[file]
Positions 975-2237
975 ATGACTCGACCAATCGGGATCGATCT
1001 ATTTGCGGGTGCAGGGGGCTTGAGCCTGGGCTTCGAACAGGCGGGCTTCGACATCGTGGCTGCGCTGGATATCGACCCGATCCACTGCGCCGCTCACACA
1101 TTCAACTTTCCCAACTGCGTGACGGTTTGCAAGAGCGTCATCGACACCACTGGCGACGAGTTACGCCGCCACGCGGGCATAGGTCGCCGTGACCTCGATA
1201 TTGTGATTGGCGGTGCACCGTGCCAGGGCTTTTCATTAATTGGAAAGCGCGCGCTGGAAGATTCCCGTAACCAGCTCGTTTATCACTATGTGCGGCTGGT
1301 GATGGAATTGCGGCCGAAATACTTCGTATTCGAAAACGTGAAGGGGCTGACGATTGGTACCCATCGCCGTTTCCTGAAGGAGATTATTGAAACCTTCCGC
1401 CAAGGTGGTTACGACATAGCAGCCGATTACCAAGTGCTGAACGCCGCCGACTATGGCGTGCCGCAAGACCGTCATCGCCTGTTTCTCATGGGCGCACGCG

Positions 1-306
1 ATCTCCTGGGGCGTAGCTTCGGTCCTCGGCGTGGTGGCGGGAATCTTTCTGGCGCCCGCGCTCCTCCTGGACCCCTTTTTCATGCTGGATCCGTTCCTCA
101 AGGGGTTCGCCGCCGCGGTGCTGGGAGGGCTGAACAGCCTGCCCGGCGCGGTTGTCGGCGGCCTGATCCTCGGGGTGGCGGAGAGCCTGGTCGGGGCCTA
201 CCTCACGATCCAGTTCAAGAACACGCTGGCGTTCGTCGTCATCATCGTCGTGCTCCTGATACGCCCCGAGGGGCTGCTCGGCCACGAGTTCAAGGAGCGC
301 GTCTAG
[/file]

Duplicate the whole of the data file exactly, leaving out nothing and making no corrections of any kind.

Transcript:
Positions 975-2237
975 ATGACTCGACCAATCGGGATCGATCT
1001 ATTTGCGGGTGCAGGGGGCTTGAGCCTGGGCTTCGAACAGGCGGGCTTCGACATCGTGGCTGCGCTGGATATCGACCCGATCCACTGCGCCGCTCACACA
1101 TTCAACTTTCCCAACTGCGTGACGGTTTGCAAGAGCGTCATCGACACCACTGGCGACGAGTTACGCCGCCACGCGGGCATAGGTCGCCGTGACCTCGATA
1201 TTGTGATTGGCGGTGCACCGTGCCAGGGCTTTTCATTAATTGGAAAGCGCGCGCTGGAAGATTCCCGTAACCAGCTCGTTTATCACTATGTGCGGCTGGT
1301 GATGGAATTGCGGCCGAAATACTTCGTATTCGAAAACGTGAAGGGGCTGACGATTGGTACCCATCGCCGTTTCCTGAAGGAGATTATTGAAACCTTCCGC
1401 CAAGGTGGTTACGACATAGCAGCCGATTACCAAGTGCTGAACGCCGCCGACTATGGCGTGCCGCAAGACCGTCATCGCCTGTTTCTCATGGGCGCACGCG

Positions 1-306
1 ATCTCCTGGGGCGTAGCTTCGGTCCTCGGCGTGGTGGCGGGAATCTTTCTGGCGCCCGCGCTCCTCCTGGACCCCTTTTTCATGCTGGATCCGTTCCTCA
101 AGGGGTTCGCCGCCGCGGTGCTGGGAGGGCTGAACAGCCTGCCCGGCGCGGTTGTCGGCGGCCTGATCCTCGGGGTGGCGGAGAGCCTGGTCGGGGCCTA
201 CCTCACGATCCAGTTCAAGAACACGCTGGCGTTCGTCGTCATCATCGTCGTGCTCCTGATACGCCCCGAGGGGCTGCTCGGCCACGAGTTCAAGGAGCGC
301 GTCTAG